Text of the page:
Sept. 28, 2021 By Allie Griffin
New York City public school teachers and staff must get at least one dose of the COVID-19 vaccine by the end of Friday, Mayor Bill de Blasio announced Tuesday.
De Blasio moved the deadline to 5 p.m. Friday after a federal appeals court lifted an injunction that had temporarily halted the city mandate that was set to take effect Monday.
The U.S. Court of Appeals for the Second Circuit granted the temporary injunction last week ahead of the city’s original Monday deadline. The court, however, ruled to lift the injunction Monday evening.
“We readjusted the timing because we had the delay in court,” de Blasio said. “We’re giving all of our employees up until Friday at 5 o’clock [to be vaccinated].”
As of Monday morning, 87 percent of all Department of Education employees have had at least one dose of the vaccine — leaving 13 percent who still need to get a shot or face unpaid leave.
“For anyone who has not gotten a dose by Friday at 5 p.m., … we’re going to then assume you’re not coming to work Monday morning and we will immediately find a substitute,” de Blasio said. “Then those folks [who chose not to get vaccinated] will go on leave without pay.”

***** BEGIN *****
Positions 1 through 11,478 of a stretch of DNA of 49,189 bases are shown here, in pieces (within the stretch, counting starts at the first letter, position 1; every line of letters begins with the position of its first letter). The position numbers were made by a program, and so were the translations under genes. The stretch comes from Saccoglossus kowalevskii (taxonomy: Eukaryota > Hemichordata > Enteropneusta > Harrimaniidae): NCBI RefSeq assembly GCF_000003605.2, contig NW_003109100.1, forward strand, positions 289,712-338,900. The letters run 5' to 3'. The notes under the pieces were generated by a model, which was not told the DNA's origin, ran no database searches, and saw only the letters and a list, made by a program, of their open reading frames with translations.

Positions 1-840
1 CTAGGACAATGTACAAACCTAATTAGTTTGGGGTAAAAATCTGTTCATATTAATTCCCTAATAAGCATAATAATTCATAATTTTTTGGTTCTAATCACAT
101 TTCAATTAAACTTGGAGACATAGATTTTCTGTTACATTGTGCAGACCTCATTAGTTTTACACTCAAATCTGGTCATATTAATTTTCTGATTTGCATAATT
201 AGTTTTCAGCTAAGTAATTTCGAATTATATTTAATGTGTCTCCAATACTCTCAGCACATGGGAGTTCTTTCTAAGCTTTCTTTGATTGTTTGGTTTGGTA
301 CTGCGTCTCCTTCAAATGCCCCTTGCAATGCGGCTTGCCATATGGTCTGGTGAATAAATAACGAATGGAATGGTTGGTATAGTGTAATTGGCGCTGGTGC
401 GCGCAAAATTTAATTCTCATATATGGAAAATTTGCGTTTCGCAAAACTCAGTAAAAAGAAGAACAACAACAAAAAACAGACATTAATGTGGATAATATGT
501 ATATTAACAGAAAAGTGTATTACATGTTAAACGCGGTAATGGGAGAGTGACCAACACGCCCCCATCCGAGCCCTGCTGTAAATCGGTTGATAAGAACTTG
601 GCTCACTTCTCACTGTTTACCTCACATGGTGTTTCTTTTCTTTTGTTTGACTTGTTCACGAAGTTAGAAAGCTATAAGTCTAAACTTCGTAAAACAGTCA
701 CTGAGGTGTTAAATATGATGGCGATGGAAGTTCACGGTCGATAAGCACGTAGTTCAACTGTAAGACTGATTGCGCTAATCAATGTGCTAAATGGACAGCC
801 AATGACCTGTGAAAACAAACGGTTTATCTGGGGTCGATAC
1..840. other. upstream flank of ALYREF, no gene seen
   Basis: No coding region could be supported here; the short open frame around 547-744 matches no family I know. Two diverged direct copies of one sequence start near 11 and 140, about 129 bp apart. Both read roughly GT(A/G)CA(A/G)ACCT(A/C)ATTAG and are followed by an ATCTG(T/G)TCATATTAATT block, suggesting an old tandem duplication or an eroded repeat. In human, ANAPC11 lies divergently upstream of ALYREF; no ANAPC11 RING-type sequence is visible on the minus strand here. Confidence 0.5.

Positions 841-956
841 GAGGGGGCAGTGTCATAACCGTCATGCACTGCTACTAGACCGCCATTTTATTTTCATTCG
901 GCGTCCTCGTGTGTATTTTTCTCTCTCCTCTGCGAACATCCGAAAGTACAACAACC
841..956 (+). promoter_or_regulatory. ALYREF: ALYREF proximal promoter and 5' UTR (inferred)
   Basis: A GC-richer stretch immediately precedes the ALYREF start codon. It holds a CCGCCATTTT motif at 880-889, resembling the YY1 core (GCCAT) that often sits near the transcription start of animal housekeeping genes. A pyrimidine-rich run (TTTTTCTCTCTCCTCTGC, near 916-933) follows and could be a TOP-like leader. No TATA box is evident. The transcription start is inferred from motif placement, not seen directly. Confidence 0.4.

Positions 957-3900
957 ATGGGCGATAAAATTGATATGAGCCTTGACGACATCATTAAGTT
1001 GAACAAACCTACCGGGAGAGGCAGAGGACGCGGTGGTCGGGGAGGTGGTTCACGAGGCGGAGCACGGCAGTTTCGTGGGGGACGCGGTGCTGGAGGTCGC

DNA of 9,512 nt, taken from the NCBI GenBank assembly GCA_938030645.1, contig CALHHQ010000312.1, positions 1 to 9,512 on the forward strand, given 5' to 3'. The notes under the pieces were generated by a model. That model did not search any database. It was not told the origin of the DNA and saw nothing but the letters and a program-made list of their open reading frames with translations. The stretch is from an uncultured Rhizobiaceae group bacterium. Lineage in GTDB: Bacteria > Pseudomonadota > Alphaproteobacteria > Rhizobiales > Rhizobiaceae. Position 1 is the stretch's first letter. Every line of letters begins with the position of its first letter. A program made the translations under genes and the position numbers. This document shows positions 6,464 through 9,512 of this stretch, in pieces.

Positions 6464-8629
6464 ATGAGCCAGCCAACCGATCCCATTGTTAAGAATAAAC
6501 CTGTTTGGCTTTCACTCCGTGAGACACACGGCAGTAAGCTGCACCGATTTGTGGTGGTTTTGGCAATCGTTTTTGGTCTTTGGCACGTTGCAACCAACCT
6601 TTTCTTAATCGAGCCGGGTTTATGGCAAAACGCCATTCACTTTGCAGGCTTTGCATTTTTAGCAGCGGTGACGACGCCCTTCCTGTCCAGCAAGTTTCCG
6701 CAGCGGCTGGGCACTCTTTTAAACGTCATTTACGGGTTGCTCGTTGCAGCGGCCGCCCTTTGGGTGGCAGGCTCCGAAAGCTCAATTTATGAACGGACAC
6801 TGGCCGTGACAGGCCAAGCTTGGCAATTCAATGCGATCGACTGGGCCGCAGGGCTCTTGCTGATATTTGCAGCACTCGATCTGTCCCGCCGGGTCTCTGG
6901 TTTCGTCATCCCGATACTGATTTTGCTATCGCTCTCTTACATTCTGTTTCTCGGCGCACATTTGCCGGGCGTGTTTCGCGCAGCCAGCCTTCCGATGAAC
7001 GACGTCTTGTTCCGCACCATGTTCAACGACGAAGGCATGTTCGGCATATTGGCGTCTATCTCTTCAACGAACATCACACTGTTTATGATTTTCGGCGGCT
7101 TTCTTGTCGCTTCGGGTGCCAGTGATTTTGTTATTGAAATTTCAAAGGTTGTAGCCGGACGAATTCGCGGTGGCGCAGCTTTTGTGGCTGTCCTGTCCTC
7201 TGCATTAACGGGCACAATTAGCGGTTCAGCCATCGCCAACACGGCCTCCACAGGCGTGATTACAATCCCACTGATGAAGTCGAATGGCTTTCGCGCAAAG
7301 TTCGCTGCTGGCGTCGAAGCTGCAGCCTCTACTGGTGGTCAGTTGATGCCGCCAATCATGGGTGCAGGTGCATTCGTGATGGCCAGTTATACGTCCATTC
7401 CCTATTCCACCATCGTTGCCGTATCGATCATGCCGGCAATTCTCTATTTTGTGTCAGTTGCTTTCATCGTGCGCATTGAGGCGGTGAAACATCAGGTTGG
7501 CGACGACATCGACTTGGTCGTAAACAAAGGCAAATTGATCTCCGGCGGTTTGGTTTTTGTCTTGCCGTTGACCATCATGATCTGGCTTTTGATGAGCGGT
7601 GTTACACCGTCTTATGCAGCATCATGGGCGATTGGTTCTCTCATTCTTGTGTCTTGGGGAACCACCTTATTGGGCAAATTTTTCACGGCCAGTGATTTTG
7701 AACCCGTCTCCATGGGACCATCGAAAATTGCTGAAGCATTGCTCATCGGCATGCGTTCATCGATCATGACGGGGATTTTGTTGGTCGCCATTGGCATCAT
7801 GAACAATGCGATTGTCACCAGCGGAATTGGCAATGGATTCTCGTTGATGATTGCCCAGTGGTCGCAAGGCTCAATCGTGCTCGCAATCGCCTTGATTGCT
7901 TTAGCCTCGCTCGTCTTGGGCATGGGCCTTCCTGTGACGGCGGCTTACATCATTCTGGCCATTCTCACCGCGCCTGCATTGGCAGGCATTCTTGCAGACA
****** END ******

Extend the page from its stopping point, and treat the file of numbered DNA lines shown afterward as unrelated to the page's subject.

The percentage of DOE employees’ vaccinated, however, is higher among teachers and principals. According to the latest DOE numbers, 90 percent of teachers and 97 percent of principals have gotten at least one shot.
About 7,000 of the more than 130,000 DOE staffers—a group that includes food service and custodial workers—got vaccinated just last Friday and Saturday in anticipation of the mandate, de Blasio said.
The mayor said the numbers are encouraging.
“For everyone — especially for parents and kids — this should be a real sense of relief to see the numbers are already so high,” he said. “That says great things about our ability to have a safe school system and keep everything moving really, really well for our kids.”
Union leaders, however, have called on the mayor to push the mandate deadline back even further as they worry about potential staffing shortages.